Tuesday, December 2, 2014

Moab Reflections

This week we thought we would share some insights and reflections on the Moab Climbing Course from some of the students and instructors. This course was a challenging 10-day climbing and rappelling course that pushed some students to face fears they had never had to face before. The discussions and applications to life back home began well and will continue throughout the year as students keep building upon these experiences. We hope you enjoy their thoughts!

"I feel like God spoke to me through the silence I was able to experience on this course. It's always easy for my mind to drift when distractions are all around me. But during the solo times we were given, I could listen closer for God's voice, I could see his majesty in the rock all around me. And I could feel his presence when it was just me on the rock. It's peaceful to feel that sense of freedom." --Hawk

"Since it was my first time ever climbing, and having a healthy respect for heights, I was challenged to trust God was in control and have faith that he would take care of me and that the equipment would work. I have a new level of confidence that I can accomplish difficult things and work at them as hard as I do my favorite things."--Jase

"Since this is only my second EMH course and my third month at this school . . . I struggled to show my personality to the other kids. I wanted to be accepted by the other students, and I realized I was inhibiting  myself to not act and react to people as I normally would. I'm still trying to find a balance in this, but I know now--after talking to the students about it that night--that I will be accepted and that pleasing God when I am myself is all the pleasing I should worry about."--Grace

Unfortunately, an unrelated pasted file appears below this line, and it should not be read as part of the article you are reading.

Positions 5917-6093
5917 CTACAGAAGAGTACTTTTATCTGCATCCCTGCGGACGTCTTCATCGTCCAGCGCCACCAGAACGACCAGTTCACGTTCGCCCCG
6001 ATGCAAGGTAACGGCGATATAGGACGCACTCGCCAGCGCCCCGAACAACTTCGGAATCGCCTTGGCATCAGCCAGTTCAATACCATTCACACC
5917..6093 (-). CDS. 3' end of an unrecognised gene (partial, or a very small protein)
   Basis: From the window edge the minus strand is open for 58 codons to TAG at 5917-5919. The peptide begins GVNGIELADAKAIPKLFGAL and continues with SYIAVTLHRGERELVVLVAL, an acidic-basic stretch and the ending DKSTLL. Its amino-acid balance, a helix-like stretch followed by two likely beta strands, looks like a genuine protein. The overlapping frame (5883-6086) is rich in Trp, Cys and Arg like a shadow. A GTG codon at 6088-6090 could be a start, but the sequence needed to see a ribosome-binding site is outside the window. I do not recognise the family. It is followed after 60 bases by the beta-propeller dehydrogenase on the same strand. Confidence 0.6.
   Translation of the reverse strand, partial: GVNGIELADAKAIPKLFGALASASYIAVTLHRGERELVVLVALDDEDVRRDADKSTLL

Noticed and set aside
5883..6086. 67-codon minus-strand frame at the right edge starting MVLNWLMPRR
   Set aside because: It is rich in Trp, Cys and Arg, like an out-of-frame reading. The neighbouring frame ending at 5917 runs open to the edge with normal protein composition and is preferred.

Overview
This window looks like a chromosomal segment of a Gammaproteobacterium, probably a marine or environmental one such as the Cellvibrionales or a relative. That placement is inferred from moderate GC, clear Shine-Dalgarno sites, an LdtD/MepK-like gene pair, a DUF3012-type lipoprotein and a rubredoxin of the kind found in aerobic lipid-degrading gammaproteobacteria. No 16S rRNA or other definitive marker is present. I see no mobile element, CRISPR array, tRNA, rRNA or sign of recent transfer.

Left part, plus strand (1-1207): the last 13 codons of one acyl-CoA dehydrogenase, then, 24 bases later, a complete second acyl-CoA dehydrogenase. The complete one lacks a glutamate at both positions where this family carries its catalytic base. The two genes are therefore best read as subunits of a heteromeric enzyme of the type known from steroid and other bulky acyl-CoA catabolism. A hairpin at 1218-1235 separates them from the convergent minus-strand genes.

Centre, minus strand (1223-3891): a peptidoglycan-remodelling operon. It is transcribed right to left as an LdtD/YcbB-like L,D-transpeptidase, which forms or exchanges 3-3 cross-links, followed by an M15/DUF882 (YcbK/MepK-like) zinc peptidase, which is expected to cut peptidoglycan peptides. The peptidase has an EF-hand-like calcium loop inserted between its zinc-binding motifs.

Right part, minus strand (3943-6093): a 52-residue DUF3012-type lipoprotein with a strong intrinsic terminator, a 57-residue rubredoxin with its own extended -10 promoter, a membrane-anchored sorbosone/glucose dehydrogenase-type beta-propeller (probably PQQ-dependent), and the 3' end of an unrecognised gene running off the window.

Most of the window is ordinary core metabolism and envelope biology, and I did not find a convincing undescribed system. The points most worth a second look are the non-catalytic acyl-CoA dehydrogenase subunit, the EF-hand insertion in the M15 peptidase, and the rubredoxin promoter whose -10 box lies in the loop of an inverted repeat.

"Some of my favorite moments from the course were sleeping in my hammock, my first lead climb, and ultimate frisbee at the park. I learned a lot about climbing and gained a lot of confidence. It really encouraged me to strive to do new things and excel at old things."--Jacob

"My favorite moments came every time I had completed a climb. The realization that I did it, that I overcame the pain and struggle of the climb, that point when I was at the top."--Joel

"I was really impressed with students' ability to be vulnerable with each other; I think it was

really good for the community aspect of EMH. I was also really moved by the rest of the group's response to the vulnerability. We've got a really solid group of students who care about each and who each want to grow and challenge each other. 

"It was cool to see students learning and pushing themselves outside of their comfort zone in terms of both climbing and repelling and also in opening up and being vulnerable. I saw a huge growth in courage and hope that what students learn on the course they'll be able to apply to their everyday life and challenges." --Deanna, EMH Instructor

"The Moab course presents a different set of challenges than the backpacking courses as it incorporates rock climbing, canyoneering, cliff jumping, and quite a bit more driving. While the backcountry setting of the Sand Dunes course is not without its own set of challenges, the Moab course introduces a different way to experience God’s creation… by hanging off of the side of a cliff. Backpacking encourages quiet contemplation and focused reflection, whereas rock climbing and canyoneering shift the focus to an acute awareness of trust. Students experience this trust on many different levels. They must trust that the instructors will keep them safe on the rock wall, they must trust that the gear will hold in the event of a fall, and they must trust their peers as belayers.
The whole of this experience requires students to surrender control; They hold some degree of power as they cling to the wall, but the reality is that no one can hold on forever. At some point we all fall. 

"Pushing the limits of rock climbing is only made possible through the use of reliable equipment. Students must learn how to operate that equipment, but ultimately they are presented with a question of faith. Will this equipment save me? They are armed with the knowledge that the rope is strong enough to save their life but in order to demonstrate their trust in that knowledge, they must surrender full control to the equipment. In the same way, we all must learn to rely on one another when we fall, when we let go, when we fail. As we trust our belayer, we must also learn to lean on the strength of those around us and as we express full commitment when we trust the rope, we must also learn to rest in the assurance that God is in control… That He is able to rescue us if we place our trust in Him." --Mr. Euler, EMH Instructor

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